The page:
Dr Peter Colman explains that when it comes to innovation, smart companies design the product around the price.
Innovation is the most important driver for growth, and so companies spend significant time, effort and money developing new products.
Unfortunately, their chances of commercial success are slim – our research at Simon-Kucher reveals that 72% of new offerings either fail outright or miss their financial goals.
The good news, however, is that the same research shows that companies don’t have to accept those odds. By understanding the four types of new product failures they are more likely to avoid them. We refer to the four failure types as: ‘feature shocks’, ‘minivations’, ‘hidden gems’ and ‘undeads’.
Feature shocks: new products that are over-engineered
These tend to happen when product development teams fall in love with their product and forget about the customer. They cram in too many or the wrong features, therefore increasing costs without understanding whether customers want them, or more importantly whether they are willing to pay extra for them.
With high costs and no willingness-to-pay insights, they resort to a cost-plus price level that is too expensive. When sales volumes fail to materialise, panicking management teams start offering deep discounts, which rapidly erodes profitability. The price is normally blamed, when really, it is the process that is responsible.
Minivations: products that sell themselves short
These are created by product developers who failed to realise how much value their offerings provided to customers. They grossly underestimated how much customers would be willing to pay and consequently undercharged; forgoing large profits that often they weren’t even aware were available.
Hidden gems: would-be winners that don’t leave the starting gate
These products are brilliant ideas that are viewed as anything but brilliant at the top of the companies in which they are born. Senior management don’t recognise the value of the product for its intended audience, and therefore the company puts the product in limbo for too long – not killed, but not launched.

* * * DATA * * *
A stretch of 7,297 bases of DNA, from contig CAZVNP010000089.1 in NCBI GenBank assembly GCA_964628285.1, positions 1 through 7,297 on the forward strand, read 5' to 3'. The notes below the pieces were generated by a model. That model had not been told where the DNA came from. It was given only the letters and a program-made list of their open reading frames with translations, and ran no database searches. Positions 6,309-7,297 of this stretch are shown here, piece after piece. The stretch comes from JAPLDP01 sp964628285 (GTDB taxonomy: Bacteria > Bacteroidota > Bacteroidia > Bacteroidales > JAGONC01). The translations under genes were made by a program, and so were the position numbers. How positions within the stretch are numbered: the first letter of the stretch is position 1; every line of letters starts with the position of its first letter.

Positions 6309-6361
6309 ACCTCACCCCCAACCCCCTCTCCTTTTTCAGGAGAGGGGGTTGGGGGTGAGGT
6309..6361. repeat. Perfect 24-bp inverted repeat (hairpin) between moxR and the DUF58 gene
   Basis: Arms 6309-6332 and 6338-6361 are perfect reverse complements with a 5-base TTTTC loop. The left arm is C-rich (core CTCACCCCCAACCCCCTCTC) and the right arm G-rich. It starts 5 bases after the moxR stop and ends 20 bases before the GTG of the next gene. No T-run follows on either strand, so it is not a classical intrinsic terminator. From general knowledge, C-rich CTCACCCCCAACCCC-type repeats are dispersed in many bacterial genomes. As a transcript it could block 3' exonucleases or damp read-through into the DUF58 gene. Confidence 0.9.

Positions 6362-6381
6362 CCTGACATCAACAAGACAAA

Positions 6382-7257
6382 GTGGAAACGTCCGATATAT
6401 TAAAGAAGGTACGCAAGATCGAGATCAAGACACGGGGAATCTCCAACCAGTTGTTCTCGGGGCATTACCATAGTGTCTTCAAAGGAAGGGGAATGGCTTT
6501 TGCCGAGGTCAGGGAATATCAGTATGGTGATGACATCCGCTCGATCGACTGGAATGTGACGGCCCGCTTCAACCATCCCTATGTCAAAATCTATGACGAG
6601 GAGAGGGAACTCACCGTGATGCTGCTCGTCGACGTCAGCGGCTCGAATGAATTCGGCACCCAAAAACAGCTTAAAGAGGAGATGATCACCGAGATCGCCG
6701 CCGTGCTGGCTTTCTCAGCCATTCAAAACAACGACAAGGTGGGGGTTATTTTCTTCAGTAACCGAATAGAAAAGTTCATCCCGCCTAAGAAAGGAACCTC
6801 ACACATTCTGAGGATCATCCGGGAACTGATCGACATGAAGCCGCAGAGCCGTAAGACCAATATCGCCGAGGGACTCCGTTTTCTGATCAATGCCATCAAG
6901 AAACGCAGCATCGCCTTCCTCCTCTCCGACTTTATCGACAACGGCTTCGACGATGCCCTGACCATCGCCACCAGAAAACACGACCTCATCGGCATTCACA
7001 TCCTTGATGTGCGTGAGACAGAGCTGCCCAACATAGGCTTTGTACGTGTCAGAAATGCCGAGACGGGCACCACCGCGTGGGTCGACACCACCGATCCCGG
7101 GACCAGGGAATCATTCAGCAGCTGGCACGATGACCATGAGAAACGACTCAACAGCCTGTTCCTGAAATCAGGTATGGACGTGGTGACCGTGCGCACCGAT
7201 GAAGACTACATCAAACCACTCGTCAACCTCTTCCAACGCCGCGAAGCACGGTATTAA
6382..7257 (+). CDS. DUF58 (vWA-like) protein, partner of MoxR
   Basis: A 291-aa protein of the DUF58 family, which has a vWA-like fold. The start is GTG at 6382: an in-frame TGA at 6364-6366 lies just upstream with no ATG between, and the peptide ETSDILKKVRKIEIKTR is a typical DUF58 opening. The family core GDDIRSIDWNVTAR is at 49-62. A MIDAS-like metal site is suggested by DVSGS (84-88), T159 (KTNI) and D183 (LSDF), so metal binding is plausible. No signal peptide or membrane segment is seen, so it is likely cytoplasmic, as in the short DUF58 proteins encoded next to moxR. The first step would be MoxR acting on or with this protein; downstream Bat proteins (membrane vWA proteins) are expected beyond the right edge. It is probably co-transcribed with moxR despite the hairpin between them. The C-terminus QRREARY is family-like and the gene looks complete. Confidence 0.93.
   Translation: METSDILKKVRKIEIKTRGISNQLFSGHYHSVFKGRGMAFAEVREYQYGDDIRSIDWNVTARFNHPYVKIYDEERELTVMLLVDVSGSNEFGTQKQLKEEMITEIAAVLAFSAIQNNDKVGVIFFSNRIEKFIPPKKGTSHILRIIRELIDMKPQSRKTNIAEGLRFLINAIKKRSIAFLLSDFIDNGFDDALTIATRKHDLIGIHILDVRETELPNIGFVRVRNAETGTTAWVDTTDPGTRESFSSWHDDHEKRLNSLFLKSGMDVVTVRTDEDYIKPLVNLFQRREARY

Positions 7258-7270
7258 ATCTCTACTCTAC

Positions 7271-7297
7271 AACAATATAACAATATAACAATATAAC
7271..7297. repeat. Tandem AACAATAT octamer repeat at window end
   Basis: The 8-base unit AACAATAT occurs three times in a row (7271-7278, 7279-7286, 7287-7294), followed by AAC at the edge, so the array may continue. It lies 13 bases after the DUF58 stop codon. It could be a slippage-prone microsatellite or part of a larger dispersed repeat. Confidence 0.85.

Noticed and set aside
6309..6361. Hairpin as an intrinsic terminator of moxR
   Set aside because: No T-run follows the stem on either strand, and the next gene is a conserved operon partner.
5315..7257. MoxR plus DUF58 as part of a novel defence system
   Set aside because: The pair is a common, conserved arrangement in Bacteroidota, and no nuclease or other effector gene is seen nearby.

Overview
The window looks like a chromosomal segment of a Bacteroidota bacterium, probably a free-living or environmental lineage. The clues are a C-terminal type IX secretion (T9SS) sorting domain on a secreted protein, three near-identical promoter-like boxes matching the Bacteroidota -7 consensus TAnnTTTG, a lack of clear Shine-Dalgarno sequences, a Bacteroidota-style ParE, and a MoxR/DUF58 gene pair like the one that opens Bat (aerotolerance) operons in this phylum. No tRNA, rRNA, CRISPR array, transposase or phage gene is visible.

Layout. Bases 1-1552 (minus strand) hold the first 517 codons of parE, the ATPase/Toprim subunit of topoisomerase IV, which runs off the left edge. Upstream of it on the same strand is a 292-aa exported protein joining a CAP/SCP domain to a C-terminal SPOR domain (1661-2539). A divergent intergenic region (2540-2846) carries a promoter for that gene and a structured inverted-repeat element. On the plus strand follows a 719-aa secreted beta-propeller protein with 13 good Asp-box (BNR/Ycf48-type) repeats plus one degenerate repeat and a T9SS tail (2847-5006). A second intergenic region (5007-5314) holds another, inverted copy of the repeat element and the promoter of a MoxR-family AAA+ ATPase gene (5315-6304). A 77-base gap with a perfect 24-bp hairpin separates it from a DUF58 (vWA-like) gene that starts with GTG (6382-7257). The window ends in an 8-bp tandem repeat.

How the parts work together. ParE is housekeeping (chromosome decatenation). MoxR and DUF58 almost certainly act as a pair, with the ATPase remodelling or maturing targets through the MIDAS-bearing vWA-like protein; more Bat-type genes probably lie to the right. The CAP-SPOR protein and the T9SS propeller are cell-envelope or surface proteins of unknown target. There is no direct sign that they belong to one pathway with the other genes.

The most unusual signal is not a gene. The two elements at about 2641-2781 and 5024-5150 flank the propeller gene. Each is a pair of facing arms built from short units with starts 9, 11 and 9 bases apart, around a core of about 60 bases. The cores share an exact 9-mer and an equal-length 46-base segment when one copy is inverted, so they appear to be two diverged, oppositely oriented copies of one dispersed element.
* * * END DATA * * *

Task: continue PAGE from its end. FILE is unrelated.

Undeads: destined to become zombies
The undead products either came to market dead on arrival or are products that still exist in the market place, but for all practical purposes are non-existent. These are products a company should have never launched – either they are the wrong answer to the right question, or an answer to a question no one asked.
How to avoid the traps
There are several ways to avoid these traps, the most important of which is having pricing discussions with target customers long before the product development team begins to draw up the engineering plans.
Shockingly, 80% of companies don’t have this type of discussion. Those discussions need to focus on what features customers truly care about and whether they are willing to pay for them. This then allows companies to design the product around the price.
Further reading and case studies can be found at: monetizinginnovation.com
Dr Peter Colman leads the UK Technology & Industrials Practice at Simon-Kucher & Partners, a global consulting firm specialising in TopLine Power, which encompasses strategy, marketing, pricing, and sales.
Founded in 1985, the company now has 1,000 professionals in 33 offices worldwide. Simon-Kucher & Partners is regarded as the world’s leading pricing advisor and a thought leader.